As you've seen, I assigned var_TEST[SomeInteger] with 1337.
And in the enumerations, SomeInteger has a constant value of 124.

2) "Stored in var: Hey!, Constant: 125"
Here, I assigned var_TEST[SomeString] with "Hey!".
And in the enumerations, SomeString has a size of 12, but it printed 125

because, 125 is the starting block of the string, it ends to 125 + 12.

3) "Stored in var: 2054.124023, Constant: 137"
Floating point printed out normally, but SomeFloat printed out to be "137"!
It's supposed to be 126 right? Because it was created after SomeString which had the value of 125..

But, since SomeString[12] is an Array (String), it ate up 12 more spaces. Which made SomeFloat to get the value of 137
(Note that 125 + 12 = 137)

Some more important information:

Enums can also be used as tags:

pawn Code:
enum E_EG
{
    E_FIRST = 4,
    E_SECOND = 2
}


Now, I can do:
pawn Code:
new E_EG:SomeVar;

And:

pawn Code:
new E_EG:MyVariable = E_FIRST; // No warnings despite using "E_FIRST".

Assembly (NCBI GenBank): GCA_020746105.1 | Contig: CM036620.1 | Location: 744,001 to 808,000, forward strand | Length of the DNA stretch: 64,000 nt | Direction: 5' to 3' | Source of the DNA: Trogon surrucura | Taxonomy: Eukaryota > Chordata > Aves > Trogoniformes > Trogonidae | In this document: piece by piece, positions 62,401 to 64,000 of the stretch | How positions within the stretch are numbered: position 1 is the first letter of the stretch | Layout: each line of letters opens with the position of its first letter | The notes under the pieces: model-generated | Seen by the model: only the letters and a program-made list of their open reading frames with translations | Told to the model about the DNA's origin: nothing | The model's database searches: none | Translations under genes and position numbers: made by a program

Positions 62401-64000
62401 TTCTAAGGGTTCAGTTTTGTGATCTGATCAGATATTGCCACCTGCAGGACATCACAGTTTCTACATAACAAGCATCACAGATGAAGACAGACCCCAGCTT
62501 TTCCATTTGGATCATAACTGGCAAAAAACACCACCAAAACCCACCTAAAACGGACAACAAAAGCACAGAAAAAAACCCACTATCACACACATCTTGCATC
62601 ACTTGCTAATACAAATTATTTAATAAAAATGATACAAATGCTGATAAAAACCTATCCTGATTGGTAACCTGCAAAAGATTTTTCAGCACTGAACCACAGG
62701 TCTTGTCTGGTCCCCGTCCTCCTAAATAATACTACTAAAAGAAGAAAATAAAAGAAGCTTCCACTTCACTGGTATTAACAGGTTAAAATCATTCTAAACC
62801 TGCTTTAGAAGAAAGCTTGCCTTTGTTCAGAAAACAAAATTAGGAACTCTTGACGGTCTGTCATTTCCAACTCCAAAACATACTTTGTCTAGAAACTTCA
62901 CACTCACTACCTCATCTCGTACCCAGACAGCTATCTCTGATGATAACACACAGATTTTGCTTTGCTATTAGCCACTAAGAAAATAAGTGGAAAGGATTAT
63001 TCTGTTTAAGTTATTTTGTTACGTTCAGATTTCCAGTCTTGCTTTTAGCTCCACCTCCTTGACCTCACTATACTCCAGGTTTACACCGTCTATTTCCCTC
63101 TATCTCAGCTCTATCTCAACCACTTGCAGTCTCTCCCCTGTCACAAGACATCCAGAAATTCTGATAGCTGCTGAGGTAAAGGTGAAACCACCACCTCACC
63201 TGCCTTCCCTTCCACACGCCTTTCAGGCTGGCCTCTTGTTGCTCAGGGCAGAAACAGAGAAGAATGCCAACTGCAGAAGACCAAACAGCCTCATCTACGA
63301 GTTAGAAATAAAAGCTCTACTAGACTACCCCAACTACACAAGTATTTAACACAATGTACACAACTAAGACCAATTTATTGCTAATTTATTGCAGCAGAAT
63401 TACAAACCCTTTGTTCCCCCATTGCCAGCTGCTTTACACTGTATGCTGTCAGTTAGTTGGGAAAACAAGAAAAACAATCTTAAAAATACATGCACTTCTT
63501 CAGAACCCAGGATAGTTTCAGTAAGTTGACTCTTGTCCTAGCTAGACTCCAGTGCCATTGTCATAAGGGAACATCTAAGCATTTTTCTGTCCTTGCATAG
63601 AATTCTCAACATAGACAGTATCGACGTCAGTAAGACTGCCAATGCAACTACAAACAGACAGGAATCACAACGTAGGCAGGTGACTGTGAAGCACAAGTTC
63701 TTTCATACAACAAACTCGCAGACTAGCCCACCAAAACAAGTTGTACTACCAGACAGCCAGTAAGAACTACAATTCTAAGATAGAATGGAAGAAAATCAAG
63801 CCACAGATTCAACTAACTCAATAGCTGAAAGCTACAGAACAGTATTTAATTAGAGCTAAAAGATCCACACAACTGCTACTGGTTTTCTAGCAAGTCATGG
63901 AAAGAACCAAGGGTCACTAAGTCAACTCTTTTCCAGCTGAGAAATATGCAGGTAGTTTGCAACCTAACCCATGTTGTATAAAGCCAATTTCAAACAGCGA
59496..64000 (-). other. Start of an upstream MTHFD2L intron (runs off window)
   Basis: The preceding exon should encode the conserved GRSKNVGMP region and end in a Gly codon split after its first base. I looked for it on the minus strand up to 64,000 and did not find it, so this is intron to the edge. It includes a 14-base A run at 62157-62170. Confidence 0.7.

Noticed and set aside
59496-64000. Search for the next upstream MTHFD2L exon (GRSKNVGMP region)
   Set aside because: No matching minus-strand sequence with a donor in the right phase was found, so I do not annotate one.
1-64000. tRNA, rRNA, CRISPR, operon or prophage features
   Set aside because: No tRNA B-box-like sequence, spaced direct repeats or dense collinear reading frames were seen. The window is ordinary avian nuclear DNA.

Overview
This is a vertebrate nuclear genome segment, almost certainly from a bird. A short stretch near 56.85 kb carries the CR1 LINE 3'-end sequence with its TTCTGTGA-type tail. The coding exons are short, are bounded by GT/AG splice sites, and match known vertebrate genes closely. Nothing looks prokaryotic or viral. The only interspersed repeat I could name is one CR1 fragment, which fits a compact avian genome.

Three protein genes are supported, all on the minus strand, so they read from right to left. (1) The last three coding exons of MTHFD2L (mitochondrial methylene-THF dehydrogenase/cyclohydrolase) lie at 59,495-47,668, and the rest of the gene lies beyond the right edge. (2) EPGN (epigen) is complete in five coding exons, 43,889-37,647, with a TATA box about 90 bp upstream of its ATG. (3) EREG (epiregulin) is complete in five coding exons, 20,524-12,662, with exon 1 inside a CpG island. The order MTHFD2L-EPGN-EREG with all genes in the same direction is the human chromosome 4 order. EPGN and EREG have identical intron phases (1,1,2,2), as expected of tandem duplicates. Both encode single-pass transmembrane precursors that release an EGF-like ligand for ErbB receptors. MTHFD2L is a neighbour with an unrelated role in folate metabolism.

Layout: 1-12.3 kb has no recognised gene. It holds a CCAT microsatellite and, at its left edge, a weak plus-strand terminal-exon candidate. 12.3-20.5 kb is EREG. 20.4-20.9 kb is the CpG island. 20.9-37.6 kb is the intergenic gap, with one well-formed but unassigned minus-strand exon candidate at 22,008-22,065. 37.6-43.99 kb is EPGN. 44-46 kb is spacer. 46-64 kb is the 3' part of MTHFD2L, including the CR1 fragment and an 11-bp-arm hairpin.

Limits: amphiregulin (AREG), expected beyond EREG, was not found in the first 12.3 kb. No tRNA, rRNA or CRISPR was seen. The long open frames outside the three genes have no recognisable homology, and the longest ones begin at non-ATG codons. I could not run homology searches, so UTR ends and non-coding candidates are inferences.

//Because E_FIRST is already a part of the E_EG enumerator
//Since we tagged MyVariable with E_EG, it's all fine with E_FIRST.

pawn Code:
new data[E_EG];
    data[E_FIRST] = 7; // Compiler error - index out of bounds
    //Because, the value of E_EG is 3 and E_FIRST is 4 (the index doesn't exist)

Anonymous Enums:
pawn Code:
enum //<< We didn't give it a name.
{
    E_TEST[10] = 32,
    E_VAR
};


main()
{
    new data[E_TEST]; //E_TEST = 32 not 10.
    //Note that we also didn't use any tag _:E_TEST
}

Strong & Weak tags:

pawn Code:
enum
    E_STRONG //< Since the name starts with a capital letter, the tag is considered "Strong"
{
    E_VAR = 64
};

main()
{
   
    new Test = E_STRONG:E_VAR;
    //Will give you a warning: "tag mismatch" because "Test" doesn't have E_STRONG tag
   
    #pragma unused Test
}

pawn Code:
enum
    e_WEAK //< And here it starts with small letter, so the enum creates a weak tag.
{
    E_VAR = 64
};